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WILLIAM MAKEPEACE THACKERAY
English novelist, satirist and critic
(1811 - 1863)
  CHECK READING LIST (4)    << Prev Page    Displaying page 4 of 8    Next Page >> 

Love makes fools of us all, big and little.
      - [Love]

Lucky he who has been educated to bear his fate, whatsoever it may be, by an early example of uprightness, and a childish training in honor.
      - [Fate]

Malice is of the boomerang character, and is apt to turn upon the projector.
      - [Malice]

Might I give counsel to any young hearer, I would say to him try to frequent the company of your betters. In books and life is the most wholesome society; learn to admire rightly; the great pleasure of life is that. Note what the great men admire,--they admired great things; narrow spirits ad mire basely, and worship meanly.
      - [Associates]

My dear, your everlasting blue velvet quite tires me.
      - [Dress]

Never lose a chance of saying a kind word. As Collingwood never saw a vacant place in his estate but he took an acorn out of his pocket and popped it in, so deal with your compliments through life. An acorn costs nothing; but it may sprout into a prodigious bit of timber.
      - [Benevolence]

Next to excellence is the appreciation of it.
      - [Excellence]

Next to the very young, the very old are the most selfish.
      - [Selfishness]

No particular motive for living, except the custom and habit of it.
      - in an article on Thackeray and his novels in "Blackwood's Magazine", Jan. 1854
        [Life]

Not only is the world informed of everything about you, but of a great deal more.
      - [Gossip]

Novels are sweets. All people with healthy literary appetites love them: almost all women; a vast number of clever, hard-headed men. Judges, bishops, chancellors, mathematicians, are notorious novel readers, as well as young boys and girls, and their kind, tender mothers.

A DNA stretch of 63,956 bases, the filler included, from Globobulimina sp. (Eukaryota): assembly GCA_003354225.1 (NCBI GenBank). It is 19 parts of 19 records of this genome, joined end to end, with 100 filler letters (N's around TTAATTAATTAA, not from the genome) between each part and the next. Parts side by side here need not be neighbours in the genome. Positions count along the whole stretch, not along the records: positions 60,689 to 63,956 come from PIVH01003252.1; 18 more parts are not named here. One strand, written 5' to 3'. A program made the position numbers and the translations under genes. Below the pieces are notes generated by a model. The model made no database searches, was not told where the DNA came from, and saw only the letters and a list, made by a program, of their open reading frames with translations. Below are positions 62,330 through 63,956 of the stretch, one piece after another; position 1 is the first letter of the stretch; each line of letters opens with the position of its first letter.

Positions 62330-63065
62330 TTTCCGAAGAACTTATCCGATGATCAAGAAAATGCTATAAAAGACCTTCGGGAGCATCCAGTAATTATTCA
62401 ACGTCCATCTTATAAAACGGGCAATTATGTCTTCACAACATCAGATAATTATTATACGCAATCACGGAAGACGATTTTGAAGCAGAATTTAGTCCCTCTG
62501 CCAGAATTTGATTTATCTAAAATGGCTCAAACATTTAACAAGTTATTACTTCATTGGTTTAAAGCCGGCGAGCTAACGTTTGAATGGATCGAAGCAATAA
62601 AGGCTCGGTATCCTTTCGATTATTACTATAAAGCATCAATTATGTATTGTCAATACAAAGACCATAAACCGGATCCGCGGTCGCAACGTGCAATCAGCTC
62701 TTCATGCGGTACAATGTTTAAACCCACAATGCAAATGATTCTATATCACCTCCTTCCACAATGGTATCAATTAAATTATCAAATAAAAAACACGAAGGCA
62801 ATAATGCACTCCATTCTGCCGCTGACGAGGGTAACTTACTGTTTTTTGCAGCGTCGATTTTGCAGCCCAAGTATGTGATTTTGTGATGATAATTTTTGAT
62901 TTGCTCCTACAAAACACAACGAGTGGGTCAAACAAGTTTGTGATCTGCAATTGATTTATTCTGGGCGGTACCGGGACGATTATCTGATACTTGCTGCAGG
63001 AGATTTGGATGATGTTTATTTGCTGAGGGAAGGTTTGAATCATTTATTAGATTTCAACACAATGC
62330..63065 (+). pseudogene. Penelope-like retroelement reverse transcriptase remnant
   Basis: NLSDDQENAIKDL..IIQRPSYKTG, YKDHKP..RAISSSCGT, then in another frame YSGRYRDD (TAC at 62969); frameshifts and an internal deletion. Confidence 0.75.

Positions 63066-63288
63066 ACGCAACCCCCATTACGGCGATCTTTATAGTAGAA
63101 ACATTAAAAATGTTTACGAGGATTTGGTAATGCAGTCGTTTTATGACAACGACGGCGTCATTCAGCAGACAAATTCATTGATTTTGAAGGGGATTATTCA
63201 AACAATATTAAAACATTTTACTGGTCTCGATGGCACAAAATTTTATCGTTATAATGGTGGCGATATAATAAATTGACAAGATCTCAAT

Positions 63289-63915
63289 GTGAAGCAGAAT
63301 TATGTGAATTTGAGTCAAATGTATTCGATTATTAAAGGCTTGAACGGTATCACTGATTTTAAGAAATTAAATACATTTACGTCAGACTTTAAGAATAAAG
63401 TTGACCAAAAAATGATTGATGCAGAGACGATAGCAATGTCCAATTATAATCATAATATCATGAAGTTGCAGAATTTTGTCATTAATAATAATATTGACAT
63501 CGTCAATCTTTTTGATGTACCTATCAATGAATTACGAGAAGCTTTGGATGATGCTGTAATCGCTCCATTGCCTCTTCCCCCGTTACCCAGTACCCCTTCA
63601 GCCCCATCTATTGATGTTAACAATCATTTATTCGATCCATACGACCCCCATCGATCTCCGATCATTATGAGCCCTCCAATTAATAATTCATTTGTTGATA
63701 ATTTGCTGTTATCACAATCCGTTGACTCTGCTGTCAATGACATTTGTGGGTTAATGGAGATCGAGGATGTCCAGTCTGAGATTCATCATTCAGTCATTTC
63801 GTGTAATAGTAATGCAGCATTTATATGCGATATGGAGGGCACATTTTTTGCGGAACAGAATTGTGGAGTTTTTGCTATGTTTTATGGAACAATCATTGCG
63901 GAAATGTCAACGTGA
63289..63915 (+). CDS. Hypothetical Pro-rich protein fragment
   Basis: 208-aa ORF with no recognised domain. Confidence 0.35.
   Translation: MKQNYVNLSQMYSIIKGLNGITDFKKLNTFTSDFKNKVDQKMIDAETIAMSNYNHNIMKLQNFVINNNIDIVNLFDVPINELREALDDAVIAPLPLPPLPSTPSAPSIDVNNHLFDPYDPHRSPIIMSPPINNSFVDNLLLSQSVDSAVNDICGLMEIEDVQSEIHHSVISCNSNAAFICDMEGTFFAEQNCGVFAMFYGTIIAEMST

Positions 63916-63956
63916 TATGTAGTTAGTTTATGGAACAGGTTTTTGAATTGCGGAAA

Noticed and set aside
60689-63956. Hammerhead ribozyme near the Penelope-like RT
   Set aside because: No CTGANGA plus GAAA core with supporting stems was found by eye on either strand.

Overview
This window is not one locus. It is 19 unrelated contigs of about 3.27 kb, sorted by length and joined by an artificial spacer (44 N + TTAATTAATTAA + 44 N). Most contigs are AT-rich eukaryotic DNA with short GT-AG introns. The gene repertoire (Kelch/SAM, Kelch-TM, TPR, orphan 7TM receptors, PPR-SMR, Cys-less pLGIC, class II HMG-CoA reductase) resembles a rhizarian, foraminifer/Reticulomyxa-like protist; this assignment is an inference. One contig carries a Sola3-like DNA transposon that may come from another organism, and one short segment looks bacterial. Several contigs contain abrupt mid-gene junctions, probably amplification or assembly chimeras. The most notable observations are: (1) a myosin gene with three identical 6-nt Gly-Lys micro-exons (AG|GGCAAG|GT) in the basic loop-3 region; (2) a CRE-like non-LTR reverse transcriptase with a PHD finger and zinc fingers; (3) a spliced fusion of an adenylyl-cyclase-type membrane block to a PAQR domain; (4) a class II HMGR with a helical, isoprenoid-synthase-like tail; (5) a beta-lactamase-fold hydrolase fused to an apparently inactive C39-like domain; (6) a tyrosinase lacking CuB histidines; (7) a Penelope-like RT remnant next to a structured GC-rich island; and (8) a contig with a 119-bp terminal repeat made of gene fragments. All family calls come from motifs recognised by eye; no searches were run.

- [Novels]

Novelty has charms that our minds can hardly withstand.
      - [Novelty]

Oh, brother wearers of motley, are there not moments when one grows sick of grinning and trembling and the jingling of cap and bells?
      - [Fools]

One of the greatest of a great man's qualities is success; 't is the result of all the others; 't is a latent power in him which compels the favor of the gods, and subjugates fortune.
      - [Success]

One tires of a page of which every sentence sparkles with points, of a sentimentalist who is always pumping the tears from his eyes or your own.
      - [Style]

Our measure of rewards and punishments is most partial and incomplete, absurdly inadequate, utterly worldly; and we wish to continue it into the next world. Into that next and awful world we strive to pursue men, and send after them our impotent paltry verdicts of condemnation or acquittal. We set up our paltry little rod to measure heaven immeasurable.
      - [Punishment]

Out of the fictitious book I get the expression of the life, of the times, of the manners, of the merriment, of the dress, the pleasure, the laughter, the ridicules of society. The old times live again. Can the heaviest historian do more for me?
      - [Novels]

Parting and forgetting? What faithful heart can do these? Our great thoughts, our great affections, the truths of our life, never leave us. Surely they cannot separate from our consciousness; shall follow it whithersoever that shall go; and are of their nature divine and immortal.
      - [Parting]

People hate, as they love, unreasonably.
      - [Hate]

People who do not know how to laugh, are always pompous and self-conceited.
      - [Laughter]

Perhaps there is no greater test of a man's regularity and easiness of conscience than his readiness to face the postman. Blessed is he who is made happy by the sound of a rat-tat! The good are eager for it; but the naughty tremble at the sound thereof.
      - [Letters]

Remember, it's as easy to marry a rich woman as a poor woman.
      - [Marriage]

Society having ordained certain customs, men are bound to obey the law of society, and conform to its harmless orders.
      - [Society]

Stupid people, who do not know how to laugh, are always pompous and self-conceited; that is, ungentle, uncharitable, unchristian.
      - [Laughter]

Sure, occasion is the father of most that is good in us.
      - [Circumstance]


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